Louisiana Supreme Court Chief Justice Destroys This Stupid 18-Year Sentence for 18 Grams of Pot
If you're wondering why Louisiana has the highest incarceration rate in the world, it's because of cases like this.
Eighteen years for 18 grams of marijuana.
That's the prison sentence Gary Howard received after he was arrested in 2013 and charged with possession of marijuana with intent to distribute and illegal possession of a firearm. He was acquitted of the gun charge but, because of his status as a repeat offender, he was sentenced to 18 years in prison on the other count—a year for every gram of marijuana—without the possibility of parole.
The Louisiana Supreme Court, in an opinion issued Wednesday, upheld Howard's sentence, but the chief justice of the state's high court, Bernette Johnson, wrote a scathing dissent:
I find it outrageous that defendant's conviction of possession of marijuana with intent to distribute, and sentence of 18 years imprisonment without benefit of parole, probation, or suspension of sentence, resulting from the discovery of a mere 18 grams of marijuana, will be allowed to stand. Considering the rapidly relaxing social attitudes toward the use of marijuana, the increasing number of states whose voters have approved the recreational use of marijuana,1 and changing laws (even in Louisiana)2 providing more lenient penalties relative to marijuana possession, the result of this case is even more ridiculous[…]
As a practical matter, in light of the inconsequential amount of marijuana found, imprisoning defendant for this extreme length of time at a cost of about $23,000 per year (costing our state over $400,000 in total) provides little societal value and only serves to further burden our financially strapped state and its tax payers.
Sentences like Howard's are currently at the heart of a battle in Louisiana to change the state's notoriously punitive criminal justice system. Louisiana currently has the highest incarceration rate in the world, and state governor John Bel Edwards has made it one of his first-term goals to cut the state's prison population enough that it drops to number two in the ignominious rankings.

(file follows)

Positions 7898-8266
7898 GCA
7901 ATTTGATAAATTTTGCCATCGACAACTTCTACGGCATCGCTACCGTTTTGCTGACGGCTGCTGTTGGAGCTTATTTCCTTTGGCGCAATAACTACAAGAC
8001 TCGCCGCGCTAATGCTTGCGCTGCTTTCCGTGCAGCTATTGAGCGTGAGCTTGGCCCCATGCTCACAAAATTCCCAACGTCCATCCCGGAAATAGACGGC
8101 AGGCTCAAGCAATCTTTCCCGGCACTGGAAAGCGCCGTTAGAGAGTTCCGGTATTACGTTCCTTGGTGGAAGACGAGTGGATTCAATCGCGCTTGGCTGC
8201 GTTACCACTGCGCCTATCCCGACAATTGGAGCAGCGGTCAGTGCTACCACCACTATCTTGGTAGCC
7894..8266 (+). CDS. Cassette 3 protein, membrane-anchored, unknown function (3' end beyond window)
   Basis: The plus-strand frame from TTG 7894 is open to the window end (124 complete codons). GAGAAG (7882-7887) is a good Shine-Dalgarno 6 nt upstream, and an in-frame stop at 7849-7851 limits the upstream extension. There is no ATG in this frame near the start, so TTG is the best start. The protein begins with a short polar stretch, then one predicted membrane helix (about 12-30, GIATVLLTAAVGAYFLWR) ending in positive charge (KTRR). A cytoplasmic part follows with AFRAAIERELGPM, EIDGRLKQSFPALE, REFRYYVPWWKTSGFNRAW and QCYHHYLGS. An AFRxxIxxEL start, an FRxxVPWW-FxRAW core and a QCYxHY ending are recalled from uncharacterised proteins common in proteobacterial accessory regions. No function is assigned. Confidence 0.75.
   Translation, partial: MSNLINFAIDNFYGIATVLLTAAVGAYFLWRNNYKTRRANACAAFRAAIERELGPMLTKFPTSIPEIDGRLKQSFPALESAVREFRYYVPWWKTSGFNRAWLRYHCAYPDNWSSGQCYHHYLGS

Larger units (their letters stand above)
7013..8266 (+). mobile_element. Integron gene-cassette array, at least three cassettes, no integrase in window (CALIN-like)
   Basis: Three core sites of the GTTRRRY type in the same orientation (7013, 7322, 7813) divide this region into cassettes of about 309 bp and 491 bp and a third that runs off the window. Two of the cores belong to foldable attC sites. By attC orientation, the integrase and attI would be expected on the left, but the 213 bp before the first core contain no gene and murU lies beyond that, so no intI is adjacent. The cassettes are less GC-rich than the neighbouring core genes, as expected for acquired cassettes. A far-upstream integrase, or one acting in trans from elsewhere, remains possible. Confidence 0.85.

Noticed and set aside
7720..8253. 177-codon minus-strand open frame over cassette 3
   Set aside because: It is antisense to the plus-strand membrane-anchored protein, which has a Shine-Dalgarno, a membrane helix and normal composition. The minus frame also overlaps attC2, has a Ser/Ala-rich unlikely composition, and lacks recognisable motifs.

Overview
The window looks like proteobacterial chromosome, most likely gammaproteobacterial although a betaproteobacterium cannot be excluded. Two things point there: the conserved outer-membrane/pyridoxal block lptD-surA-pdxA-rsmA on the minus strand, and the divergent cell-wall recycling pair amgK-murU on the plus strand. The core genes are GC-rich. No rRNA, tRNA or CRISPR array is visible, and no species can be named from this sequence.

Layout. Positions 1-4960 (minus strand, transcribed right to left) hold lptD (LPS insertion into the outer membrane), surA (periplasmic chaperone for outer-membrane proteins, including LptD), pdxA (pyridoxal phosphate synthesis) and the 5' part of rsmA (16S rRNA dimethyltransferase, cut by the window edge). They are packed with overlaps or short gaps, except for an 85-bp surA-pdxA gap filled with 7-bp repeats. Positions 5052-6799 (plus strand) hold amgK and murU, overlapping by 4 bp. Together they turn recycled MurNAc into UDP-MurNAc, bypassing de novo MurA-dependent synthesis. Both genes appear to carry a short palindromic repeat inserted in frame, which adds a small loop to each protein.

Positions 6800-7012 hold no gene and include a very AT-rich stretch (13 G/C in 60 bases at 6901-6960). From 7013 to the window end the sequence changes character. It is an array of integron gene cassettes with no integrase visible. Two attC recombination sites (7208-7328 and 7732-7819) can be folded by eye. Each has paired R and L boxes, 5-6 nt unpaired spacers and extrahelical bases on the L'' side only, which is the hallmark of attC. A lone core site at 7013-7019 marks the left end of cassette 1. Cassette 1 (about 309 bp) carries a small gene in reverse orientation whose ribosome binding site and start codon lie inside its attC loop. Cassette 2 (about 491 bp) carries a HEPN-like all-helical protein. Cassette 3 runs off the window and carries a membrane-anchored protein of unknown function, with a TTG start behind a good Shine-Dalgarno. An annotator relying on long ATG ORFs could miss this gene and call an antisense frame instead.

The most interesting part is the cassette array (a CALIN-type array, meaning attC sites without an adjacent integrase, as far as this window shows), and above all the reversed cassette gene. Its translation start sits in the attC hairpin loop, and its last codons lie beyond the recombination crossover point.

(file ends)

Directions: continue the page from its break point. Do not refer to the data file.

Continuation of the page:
As I reported earlier this year, Edwards has been joined by a bipartisan group of legislators, business and evangelical groups, criminal justice organizations, and law enforcement officials that all support overhauling the state's criminal justice system. A state task force released a set of recommendations in March that would have intro more rigorous felony classification system, reducing sentences for nonviolent crimes and expanded eligibility for parole and drug courts. Also, those sentenced to life without parole as juveniles would be eligible for parole, bringing the state in line with a 2012 Supreme Court ruling that declared such sentences unconstitutional.
However, state district attorneys have fiercely opposed many of those proposals, especially any that would give inmates convicted of violent felonies any shot at an early release or parole.
On Wednesday, Edwards and state prosecutors struck a compromise that would water down or delay the most sweeping changes being proposed, as well as scrap release opportunities for almost all of the roughly 5,000 Louisiana inmates serving life without parole.
Many criminal justice experts, like Rob Smith, director of Harvard Law School's Fair Punishment Project, argue that almost all offenders eventually age out of crime. (Louisiana Corrections Secretary Jimmy LeBlanc, who also favors reforms, likes to call it "criminal menopause.")
"People change; often profoundly so," Smith says. "The package of bills in Louisiana would simply provide some of Louisiana's longest serving prisoners with an opportunity to show that they have earned a second chance."
"Ultimately, though, the failing in Louisiana is on two levels," Smith continues. "The legislature has passed some of the most draconian sentencing laws in the country, and the Louisiana courts have failed to meaningfully engage with these extremely harsh sanctions. It is the role and duty of the judiciary to protect people from excessive infringements on their right to liberty and to ensure that sentences are not so needlessly cruel as to undermine the basic obligation of the government to affirm the dignity of all of its citizens."
Until Louisiana can get everyone—including district attorneys—to agree that its system needs changing, people like Howard will still serve years in prison for drugs, and the state will no doubt hold on to its world title in carceral enthusiasm.